scent diary: 25 posts

Scent Diary : Bulgarian Roses

Bulgarian roses smell of honey, cinnamon, cloves, lemon peel, green leaves and a hint of raspberry. It’s the rose damascena variety, but the unique terroir of the Rose Valley gives it a particular fragrance. Imagine what a whole field of roses smells like!

Please jot down any interesting observations in this thread. You can write about your favorite books, interesting scents you’ve encountered. For those who would like to use the Scent Diary to sharpen their sense of smell, I will give a short explanation. As I wrote in How to Improve Your Sense of Smell, the best way to do so is to smell and to pay attention to what you’re smelling. It doesn’t matter what you smell. The most important thing is to notice scents around you. It’s even better if you write it down. So please share your scents and perfumes with us.

Photography by Bois de Jasmin

Scent Diary : In Search of Lost Time

Old houses have a particular scent. Damp wood, lacquer, furniture polish, dry herbs, dust, a whiff of vanilla that evokes old books and old libraries. I catalog these smells whenever I visit my grandmother’s house and even when I’m away, I can recompose the scents in my mind and feel transported home.

You can write about anything you wish in this thread–favorite books, interesting scents you’ve encountered. For those who would like to use the Scent Diary to sharpen their sense of smell, I will give a short explanation. As I wrote in How to Improve Your Sense of Smell, the best way to do so is to smell and to pay attention to what you’re smelling. It doesn’t matter what you smell. The most important thing is to notice scents around you. It’s even better if you write it down. So please share your scents and perfumes with us.

Photography by Bois de Jasmin

Late May : Scent Diary

The musky warmth of peonies heated by the sun. The spicy bite of a walnut leaf. The milky greenness of a raw walnut that leaves brown stains on my fingers and a scent of aged wine. The caramel sweetness of first strawberries. A green apricot sprinkled with a bit of salt–a childhood pleasure and a taste of fresh almonds and grass. The ripeness of sprouted onions found in the cellar, the ripeness, dust and sulfur. The pharmacy cabinet smell of yarrow. The pungent blanket of mulch. The vertigo-giving freshness of a sudden storm. The bitter honey and lemon peel of elder blossoms. A late May afternoon.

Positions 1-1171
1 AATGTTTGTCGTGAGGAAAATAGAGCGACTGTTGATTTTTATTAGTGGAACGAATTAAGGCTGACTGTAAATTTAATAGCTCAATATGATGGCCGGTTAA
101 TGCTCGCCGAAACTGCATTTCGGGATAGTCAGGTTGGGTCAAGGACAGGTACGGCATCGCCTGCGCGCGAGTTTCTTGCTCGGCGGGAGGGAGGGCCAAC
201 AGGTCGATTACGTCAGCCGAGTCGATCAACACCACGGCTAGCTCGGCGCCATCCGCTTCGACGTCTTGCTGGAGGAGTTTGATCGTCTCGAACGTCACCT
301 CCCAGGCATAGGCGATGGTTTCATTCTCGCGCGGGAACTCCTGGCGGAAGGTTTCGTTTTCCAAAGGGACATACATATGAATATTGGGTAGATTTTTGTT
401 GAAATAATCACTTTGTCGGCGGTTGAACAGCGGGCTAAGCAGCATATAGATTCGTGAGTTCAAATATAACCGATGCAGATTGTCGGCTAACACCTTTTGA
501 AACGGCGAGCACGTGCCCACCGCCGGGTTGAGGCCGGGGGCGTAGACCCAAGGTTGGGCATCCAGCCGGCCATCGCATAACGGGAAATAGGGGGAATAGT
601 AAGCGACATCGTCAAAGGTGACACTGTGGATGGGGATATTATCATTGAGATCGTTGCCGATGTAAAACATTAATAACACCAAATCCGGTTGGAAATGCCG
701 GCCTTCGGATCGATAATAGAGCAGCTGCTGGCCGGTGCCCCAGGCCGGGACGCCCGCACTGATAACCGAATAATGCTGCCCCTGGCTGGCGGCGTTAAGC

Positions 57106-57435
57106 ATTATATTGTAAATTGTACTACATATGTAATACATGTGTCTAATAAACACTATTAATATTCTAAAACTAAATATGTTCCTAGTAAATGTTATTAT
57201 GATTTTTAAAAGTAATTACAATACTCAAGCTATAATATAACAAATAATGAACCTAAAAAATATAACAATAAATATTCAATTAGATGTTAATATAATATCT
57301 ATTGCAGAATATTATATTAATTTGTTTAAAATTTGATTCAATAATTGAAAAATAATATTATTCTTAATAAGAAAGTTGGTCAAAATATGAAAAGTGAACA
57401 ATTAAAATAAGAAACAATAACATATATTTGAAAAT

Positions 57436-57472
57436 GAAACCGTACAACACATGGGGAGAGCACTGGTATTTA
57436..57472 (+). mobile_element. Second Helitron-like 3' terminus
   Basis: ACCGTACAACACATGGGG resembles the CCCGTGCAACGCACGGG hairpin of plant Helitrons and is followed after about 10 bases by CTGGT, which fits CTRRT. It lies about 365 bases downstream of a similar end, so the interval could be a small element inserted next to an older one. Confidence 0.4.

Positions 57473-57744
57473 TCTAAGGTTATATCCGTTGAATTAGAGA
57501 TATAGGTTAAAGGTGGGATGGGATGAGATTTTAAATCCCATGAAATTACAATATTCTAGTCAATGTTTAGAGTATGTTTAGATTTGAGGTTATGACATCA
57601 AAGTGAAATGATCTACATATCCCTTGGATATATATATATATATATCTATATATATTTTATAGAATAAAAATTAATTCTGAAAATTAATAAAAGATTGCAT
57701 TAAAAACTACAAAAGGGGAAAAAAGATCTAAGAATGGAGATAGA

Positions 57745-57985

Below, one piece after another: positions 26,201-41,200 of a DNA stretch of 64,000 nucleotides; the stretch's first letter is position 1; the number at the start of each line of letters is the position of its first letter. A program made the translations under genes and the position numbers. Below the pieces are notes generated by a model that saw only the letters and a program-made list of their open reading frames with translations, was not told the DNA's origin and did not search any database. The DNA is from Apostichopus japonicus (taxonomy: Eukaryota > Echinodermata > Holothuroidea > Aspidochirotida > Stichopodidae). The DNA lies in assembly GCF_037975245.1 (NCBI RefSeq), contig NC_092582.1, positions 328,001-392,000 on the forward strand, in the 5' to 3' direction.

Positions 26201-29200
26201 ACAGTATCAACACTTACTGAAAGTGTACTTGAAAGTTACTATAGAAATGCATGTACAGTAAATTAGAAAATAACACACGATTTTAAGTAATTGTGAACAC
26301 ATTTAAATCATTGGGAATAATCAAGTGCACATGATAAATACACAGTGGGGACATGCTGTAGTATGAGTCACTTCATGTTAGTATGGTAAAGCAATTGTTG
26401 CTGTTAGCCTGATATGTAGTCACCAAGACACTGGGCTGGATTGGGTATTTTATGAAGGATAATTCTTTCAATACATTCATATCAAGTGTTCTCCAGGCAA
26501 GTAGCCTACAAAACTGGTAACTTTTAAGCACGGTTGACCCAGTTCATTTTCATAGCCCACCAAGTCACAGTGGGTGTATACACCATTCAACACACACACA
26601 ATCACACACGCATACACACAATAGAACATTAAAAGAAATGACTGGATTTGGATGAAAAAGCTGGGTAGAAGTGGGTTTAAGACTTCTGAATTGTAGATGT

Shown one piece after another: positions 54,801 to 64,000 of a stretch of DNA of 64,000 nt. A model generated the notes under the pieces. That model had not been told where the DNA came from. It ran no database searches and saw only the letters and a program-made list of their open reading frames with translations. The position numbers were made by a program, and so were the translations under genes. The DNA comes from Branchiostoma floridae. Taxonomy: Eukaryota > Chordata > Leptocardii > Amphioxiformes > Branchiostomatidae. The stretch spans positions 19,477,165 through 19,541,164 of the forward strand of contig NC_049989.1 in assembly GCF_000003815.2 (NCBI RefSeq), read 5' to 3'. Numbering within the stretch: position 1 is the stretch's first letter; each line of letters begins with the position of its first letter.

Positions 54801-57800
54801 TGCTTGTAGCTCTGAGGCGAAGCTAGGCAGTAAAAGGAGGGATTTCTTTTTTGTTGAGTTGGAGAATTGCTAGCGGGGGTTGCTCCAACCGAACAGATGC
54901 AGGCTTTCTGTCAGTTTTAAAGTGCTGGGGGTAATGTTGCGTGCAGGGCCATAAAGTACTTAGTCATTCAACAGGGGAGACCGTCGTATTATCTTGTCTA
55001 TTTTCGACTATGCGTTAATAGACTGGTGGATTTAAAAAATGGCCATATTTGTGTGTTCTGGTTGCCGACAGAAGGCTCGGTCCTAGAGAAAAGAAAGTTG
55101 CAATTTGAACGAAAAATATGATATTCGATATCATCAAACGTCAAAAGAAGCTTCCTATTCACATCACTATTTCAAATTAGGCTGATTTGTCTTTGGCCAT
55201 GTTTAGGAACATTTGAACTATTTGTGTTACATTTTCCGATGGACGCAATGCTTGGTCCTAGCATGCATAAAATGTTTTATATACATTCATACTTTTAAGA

You can write about anything you wish in this thread, including your favorite poetry. For those who would like to use the Scent Diary to sharpen their sense of smell, I will give a short explanation. As I wrote in How to Improve Your Sense of Smell, the best way to do so is to smell and to pay attention to what you’re smelling. It doesn’t matter what you smell. The most important thing is to notice scents around you. It’s even better if you write it down. So please share your scents and perfumes with us.

Photography by Bois de Jasmin

Scent Diary : Happy New Year

Happy New Year! I hope that this year will bring you much happiness and that all of your wishes will come true. Most importantly, I hope that it will bring you new adventures, new discoveries and fresh motivation to learn something new. For my part, in 2018 I’m planning to share more sensory pursuits with you, and I’m looking forward to exchanging thoughts on art, books, cooking, music, and of course, scents. I know that some of you have signed up for my Perfume & Wine Course in Burgundy, and I look forward to meeting you there.

Our scent diary is back for 2018, and the premise is the same as before. You can write about anything you wish in this thread, but those who would like to use the Scent Diary to sharpen their sense of smell, I will give a short explanation. As I wrote in How to Improve Your Sense of Smell, the best way to sharpen your nose is to smell and to pay attention to what you’re smelling. It doesn’t matter what you smell. The most important thing is to notice whatever you smell around you. It’s even better if you write it down. So please share your scents and perfumes with us.

Bois de Jasmin is on a break this week, and we will return with a new article on Monday, January 8th.

Photography by Bois de Jasmin

Scent Diary : Winter Jasmine

Four years ago I bought a jasmine plant. It was a puny little thing, but it was completely covered with flowers. After it finished blooming, it started growing profusely, but it hasn’t produced a single blossom. My husband took care of it, consulting numerous websites and books, but the jasmine refused to bloom. I suspected that there was not enough sun for it in our northern land, and soon enough my husband left it to its own devices. The jasmine spent all summer outside, watered by the generous Belgian rain. Apparently, neglect was the right approach, because this winter it started blooming once I brought it back inside. As I’m writing, the snow is falling, but here I sit surrounded by the aroma of jasmine.

Unlike other types of jasmine, Jasminum auriculatum–and that’s what my plant is–has an animalic, indolic fragrance with a spicy, cinnamon-like edge. Even dry flowers have a strong scent. This heady fragrance can only be matched either by Serge Lutens A La Nuit or an Indian jasmine attar.

Continue reading →

From the Archives

Latest Comments

Latest Tweets

Design by cre8d
© Copyright 2005-2019 Bois de Jasmin. All rights reserved. Privacy Policy